Tuesday, February 20, 2018

I am so caught up in this story: Release Tour Fresh Catch by Kate Canterbary

His walls might be tall,
but I wasn't afraid of the climb.

Title: Fresh Catch
Author: Kate Canterbary
Release Date: February 20, 2018

Take a vacation, they said. Get away from Silicon Valley's back-stabbing and power-grabbing. Recharge the innovative batteries. Unwind, then come back stronger than ever.

Instead, I got lost at sea and fell in love with an anti-social lobsterman.

There's one small issue:

Owen Bartlett doesn't know who I am. Who I really am.


I don't like people.

I avoid small talk and socializing, and I kick my companions out of bed before the sun rises.

No strings, no promises, no problems.

Until Cole McClish's boat drifts into Talbott's Cove, and I bend all my rules for the sexy sailor.

I don't know Cole's story or what he's running from, but one thing is certain:

I'm not letting him run away from me.


We want to be loved. Whether or not we go looking for it, think we have time for it, or even deserve it, weighs in on the effort. These men have a (somewhat) comfortable existence in their lives. They know what they want and need. It the joy and heartache of a romantic relationship they feel is for other men. It's just the tide hasn't washed in the right man yet. 

Both characters are out. Not out and loud out. But out. Kate Canterbary though shows these men as not 'out' with who they really want to be - this is Owen and Cole's story.  Circumstances bring them together. There is a draw. However, too much unsaid hangs between them. Can they both take a chance at exposing their soft underbellies to the other? Are they willing to risk the hurt to gain the deep affection they deserve?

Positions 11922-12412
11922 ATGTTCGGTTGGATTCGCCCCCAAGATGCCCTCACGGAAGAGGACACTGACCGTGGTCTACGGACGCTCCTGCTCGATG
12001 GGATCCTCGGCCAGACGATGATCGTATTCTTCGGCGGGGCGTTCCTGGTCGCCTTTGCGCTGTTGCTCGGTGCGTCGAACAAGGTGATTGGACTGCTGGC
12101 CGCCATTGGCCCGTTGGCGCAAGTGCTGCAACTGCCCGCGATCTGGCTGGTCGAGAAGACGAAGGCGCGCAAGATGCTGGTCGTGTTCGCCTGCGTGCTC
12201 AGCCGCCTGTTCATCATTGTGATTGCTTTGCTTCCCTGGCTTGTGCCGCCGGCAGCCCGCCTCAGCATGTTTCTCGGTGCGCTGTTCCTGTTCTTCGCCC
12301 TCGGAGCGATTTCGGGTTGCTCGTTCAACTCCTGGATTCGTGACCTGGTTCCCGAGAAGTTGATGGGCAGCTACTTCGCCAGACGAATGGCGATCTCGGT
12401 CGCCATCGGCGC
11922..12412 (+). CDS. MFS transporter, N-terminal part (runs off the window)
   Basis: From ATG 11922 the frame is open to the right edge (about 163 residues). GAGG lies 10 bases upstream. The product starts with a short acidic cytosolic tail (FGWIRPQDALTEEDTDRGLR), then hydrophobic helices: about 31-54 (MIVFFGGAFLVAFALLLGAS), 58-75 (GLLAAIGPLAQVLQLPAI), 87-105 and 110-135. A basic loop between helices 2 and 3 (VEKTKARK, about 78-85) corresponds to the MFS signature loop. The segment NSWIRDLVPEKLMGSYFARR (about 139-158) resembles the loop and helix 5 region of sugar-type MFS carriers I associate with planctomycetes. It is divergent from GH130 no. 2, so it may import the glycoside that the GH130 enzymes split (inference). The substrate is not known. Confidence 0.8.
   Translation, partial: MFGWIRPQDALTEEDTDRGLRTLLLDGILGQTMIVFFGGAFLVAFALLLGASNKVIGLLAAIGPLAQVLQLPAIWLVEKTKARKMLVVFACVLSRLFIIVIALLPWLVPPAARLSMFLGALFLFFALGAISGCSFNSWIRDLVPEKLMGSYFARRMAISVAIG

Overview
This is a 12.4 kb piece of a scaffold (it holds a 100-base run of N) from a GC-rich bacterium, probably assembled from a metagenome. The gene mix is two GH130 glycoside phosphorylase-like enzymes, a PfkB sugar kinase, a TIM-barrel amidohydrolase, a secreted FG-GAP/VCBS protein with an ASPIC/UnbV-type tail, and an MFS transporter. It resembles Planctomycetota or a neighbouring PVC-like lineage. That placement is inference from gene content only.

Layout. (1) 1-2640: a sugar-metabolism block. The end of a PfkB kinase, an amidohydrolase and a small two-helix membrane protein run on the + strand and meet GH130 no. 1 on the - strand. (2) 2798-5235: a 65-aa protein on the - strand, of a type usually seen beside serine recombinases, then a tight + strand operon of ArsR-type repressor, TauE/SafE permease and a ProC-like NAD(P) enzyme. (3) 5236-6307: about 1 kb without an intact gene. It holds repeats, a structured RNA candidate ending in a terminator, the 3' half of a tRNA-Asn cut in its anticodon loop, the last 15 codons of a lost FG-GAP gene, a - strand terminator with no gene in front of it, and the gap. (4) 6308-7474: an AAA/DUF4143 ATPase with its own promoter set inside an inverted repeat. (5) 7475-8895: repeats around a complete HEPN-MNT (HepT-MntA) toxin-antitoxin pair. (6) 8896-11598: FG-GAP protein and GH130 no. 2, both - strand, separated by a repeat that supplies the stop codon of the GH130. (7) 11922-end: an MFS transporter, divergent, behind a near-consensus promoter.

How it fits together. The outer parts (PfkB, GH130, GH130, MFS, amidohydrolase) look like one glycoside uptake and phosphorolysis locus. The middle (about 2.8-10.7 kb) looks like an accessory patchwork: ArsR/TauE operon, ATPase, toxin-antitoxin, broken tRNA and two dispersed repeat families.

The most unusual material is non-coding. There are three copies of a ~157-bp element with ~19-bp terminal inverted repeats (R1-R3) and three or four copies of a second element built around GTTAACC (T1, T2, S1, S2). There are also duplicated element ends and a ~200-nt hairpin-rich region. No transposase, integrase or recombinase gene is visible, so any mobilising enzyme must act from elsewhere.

There is so much more to these characters then what you can see from the top of the waters. Kate takes the reader's hand down the distance line and dives deeper than their surface. You understand the characters hesitation and missteps. But after you reach near the end of your line, Kate guides the readers and characters to a perfect break in the surface to have something to hold onto forever. 

Once again, Ms Canterbary amazes me with the depth of her characters, brilliance in writing a story that will touch you and linger there for days. It's a love story to be savored not devoured. If you are a new reader to Kate, this is a great introduction to her writing genius and devotion to telling a fantastic story. If you are a fan but new to MM genre,  you'll see its all love.  For fans of her Walsh series, she gives us an Easter egg that is always fun to read from another characters POV.  Regardless, this is a story not to be missed. 

5 plus stars and on my personal favorite's bookshelf

Interested in bonus and deleted scenes, excerpts and original stories?

Follow Kate Canterbary at Book+Main for exclusive content!


Or Read for #FREE on KU

Kate Canterbary doesn't have it all figured out, but this is what she knows for sure: spicy-ass salsa and tequila solve most problems, living on the ocean-Pacific or Atlantic-is the closest place to perfection, and writing smart, smutty stories is a better than any amount of chocolate. She started out reporting for an indie arts and entertainment newspaper back when people still read newspapers, and she has been writing and surreptitiously interviewing people-be careful sitting down next to her on an airplane-ever since.

Kate lives on the water in New England with Mr. Canterbary and the Little Baby Canterbary, and when she isn't writing sexy architects, she's scheduling her days around the region's best food trucks.

Wednesday, February 14, 2018

I have been #LoveShamed and I wear my scarlet "L" heart proudly

Not slut shamed but love shamed. Let me explain how one is shamed by love. Not surprisingly I read reviews on books. Often I read them to see insight by others in a story I enjoyed.  As of late I've noticed a - distasteful to me -  habit of bloggers and reviewers using the word 'insta-love' like it's a swear word. It has suddenly taken on a life of negativity in our romance book world. Yes, romance books.  


As I am reading these reviews, I am struck with a song now playing in my head because I happen to like - no wait - LOVE what these individuals refer to as 'insta-love' trope.